David Shepherd is one of the world′s most successful wildlife artists.
Travelling the world, painting everything from polar bears to tigers, he has raised over £3 million for endangered species through the David Shepherd
Wildlife Foundation which, this year, celebrates its 20th anniversary.
Ever go anywhere purely for a holiday?
No. If you want to kill me, take me to Barbados, put me in a deckchair and give me a gin and tonic, I′d go insane in an hour. I don′t want to rest. Life gets more exciting as you get older, I′m 73, but feel about 43.
Where′s your favourite place?
Ranthambhore National Park, India. Even if you don′t see a single animal it′s still pure Rudyard Kipling: the jungle ruins, the huge tree
roots growing in and out of the stone, the pools and palaces. I′m totally besotted with the place.
Then there′s Sri Lanka, where you can see Indian elephants in the sea and on the beach. Much as I adore African elephants, the Indian elephant is much more endangered,
just 35,000 left as opposed to around 600,000. There were probably five million African jumbos when I was born it′s frightening.
Is it fair to say you owe much of your success to elephants?
Yes. And tigers and rhinos. They′re all part of the intricate balance of nature that we′ve buggered up. I am so grateful to wildlife. Every wildlife artist I know says the same.
It′s done so much for us, we feel an obligation to give something back.
What frustrates you most about the plight of endangered species?
Politicians and heads of industry. How many big corporations really care about conservation issues? Very few. Esso, for example, haven′t done enough to
save the tiger. Instead of their Price Watch campaign, they should give a million pounds to tiger conservation.
How do you measure the success of one of your paintings?
If people say, ′My God, you can almost smell it.′ Apparently, I get the atmosphere of Africa into my paintings, that′s because I′ve been there. All a camera does is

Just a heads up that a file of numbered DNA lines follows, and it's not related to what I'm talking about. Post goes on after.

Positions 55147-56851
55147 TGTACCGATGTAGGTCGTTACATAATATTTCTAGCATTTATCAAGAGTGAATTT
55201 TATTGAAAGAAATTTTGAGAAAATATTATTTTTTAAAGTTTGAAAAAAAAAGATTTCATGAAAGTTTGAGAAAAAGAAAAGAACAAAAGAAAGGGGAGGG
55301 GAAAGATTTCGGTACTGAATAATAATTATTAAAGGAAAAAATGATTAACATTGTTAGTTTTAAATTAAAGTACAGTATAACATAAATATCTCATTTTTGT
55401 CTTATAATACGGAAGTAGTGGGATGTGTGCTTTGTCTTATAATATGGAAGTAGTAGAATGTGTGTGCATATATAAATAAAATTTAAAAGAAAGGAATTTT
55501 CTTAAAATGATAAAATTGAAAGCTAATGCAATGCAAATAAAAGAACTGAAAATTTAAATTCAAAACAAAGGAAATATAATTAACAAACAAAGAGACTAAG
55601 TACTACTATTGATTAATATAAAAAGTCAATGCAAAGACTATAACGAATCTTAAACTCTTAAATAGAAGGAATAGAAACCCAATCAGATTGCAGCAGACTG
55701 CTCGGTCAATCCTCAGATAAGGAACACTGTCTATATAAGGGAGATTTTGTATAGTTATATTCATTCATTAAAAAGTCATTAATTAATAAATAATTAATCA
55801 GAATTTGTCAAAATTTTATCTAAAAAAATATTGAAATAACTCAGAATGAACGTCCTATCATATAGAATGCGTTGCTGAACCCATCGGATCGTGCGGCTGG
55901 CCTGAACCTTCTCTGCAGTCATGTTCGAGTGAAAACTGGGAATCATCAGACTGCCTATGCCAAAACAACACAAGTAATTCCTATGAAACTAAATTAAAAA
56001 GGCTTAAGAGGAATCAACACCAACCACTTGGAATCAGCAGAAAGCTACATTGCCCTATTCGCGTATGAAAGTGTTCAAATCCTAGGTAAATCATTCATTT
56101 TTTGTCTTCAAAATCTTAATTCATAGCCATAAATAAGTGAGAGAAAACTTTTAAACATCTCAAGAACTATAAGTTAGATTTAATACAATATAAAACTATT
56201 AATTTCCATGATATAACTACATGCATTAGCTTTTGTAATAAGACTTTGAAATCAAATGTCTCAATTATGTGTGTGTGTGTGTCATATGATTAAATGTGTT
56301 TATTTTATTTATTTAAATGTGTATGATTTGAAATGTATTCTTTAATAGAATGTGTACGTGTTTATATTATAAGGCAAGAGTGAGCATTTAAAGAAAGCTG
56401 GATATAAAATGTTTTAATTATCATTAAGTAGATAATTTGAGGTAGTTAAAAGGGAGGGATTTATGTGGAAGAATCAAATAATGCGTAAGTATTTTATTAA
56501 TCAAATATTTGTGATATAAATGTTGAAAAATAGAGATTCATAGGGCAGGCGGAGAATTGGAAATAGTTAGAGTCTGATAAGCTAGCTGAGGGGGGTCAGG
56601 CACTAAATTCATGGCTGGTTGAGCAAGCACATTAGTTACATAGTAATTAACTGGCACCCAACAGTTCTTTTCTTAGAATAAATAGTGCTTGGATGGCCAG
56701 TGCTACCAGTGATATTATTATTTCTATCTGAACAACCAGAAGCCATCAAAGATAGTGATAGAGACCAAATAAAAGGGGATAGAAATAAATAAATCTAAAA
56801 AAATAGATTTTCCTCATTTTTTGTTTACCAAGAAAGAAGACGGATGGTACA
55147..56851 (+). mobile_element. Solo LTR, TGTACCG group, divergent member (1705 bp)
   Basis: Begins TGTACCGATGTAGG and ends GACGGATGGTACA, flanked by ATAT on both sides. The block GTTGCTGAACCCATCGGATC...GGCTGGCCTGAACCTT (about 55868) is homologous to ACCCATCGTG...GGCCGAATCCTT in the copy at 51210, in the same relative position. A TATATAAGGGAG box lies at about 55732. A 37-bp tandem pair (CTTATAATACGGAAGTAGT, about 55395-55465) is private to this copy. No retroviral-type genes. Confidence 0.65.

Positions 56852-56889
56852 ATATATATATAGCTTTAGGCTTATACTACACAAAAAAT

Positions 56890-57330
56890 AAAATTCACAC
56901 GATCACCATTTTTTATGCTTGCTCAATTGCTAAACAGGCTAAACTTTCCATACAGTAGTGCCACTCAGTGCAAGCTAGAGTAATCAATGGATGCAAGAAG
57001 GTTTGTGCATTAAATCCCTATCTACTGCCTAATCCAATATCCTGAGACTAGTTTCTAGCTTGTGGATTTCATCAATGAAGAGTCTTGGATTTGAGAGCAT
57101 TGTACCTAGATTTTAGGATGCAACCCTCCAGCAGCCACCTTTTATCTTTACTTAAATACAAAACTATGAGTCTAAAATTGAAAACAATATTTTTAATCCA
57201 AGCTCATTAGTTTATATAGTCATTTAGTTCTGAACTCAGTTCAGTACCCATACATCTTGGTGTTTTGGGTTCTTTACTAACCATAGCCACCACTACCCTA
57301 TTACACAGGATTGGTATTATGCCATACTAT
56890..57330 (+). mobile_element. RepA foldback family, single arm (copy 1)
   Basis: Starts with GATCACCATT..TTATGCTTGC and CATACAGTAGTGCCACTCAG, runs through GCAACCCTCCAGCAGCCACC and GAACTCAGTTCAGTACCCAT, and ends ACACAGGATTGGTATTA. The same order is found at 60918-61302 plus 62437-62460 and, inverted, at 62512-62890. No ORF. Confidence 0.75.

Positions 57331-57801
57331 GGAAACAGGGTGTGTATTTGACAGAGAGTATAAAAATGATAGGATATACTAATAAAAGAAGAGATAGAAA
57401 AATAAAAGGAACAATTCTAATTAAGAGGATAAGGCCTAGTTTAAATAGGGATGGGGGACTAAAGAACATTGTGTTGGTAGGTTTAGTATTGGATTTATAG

record the shape of something.
Where do you most like to paint?
South Luangwa, Zambia. And Savute, Botswana, where you can get right up to the elephants. I love to paint all those scars on a lion′s nose.
What do you never travel without?
Sunglasses, but I′m terribly forgetful. I′ve photographed innumerable anthills and termite mounds , all of which probably still have a pair of my sunglasses on top.
So you don′t rate digital photography?
I′m scared of anything new and I certainly wouldn′t know how to work a digital camera. But I do have an old fashioned Minolta that I use to ′sketch′ with. In Africa I once found
an interesting bit of dead wood beside the road, so I got out and photographed it probably 20 times from different angles. That piece of wood has no doubt appeared in dozens of my paintings.
Do you have any tips for aspiring wildlife artists?
Well, go to Africa. To see animals in the wild is very different from seeing them in a safari park. For example, lions in captivity get fat, indolent and have heavy manes.
In Africa they fight, run through bushes and get cuts and scratches. I love to paint all those scars on a lion′s nose.
Where are you off to next?
South Africa , we′ll be running one of my steam engines to raise money for wildlife. I have an awful habit of collecting large toys.
How would you like to be remembered most, as an artist or conservationist?
If I′m remembered for anything, I would like it to be artist and conservationist. To me they are both totally interlinked. If I have anything on my gravestone it′ll be, ′At last I′ve stopped talking′.
But there will also be a money slot in the top with the words, ′But please go on helping to save the tigers, elephants, rhinos.′
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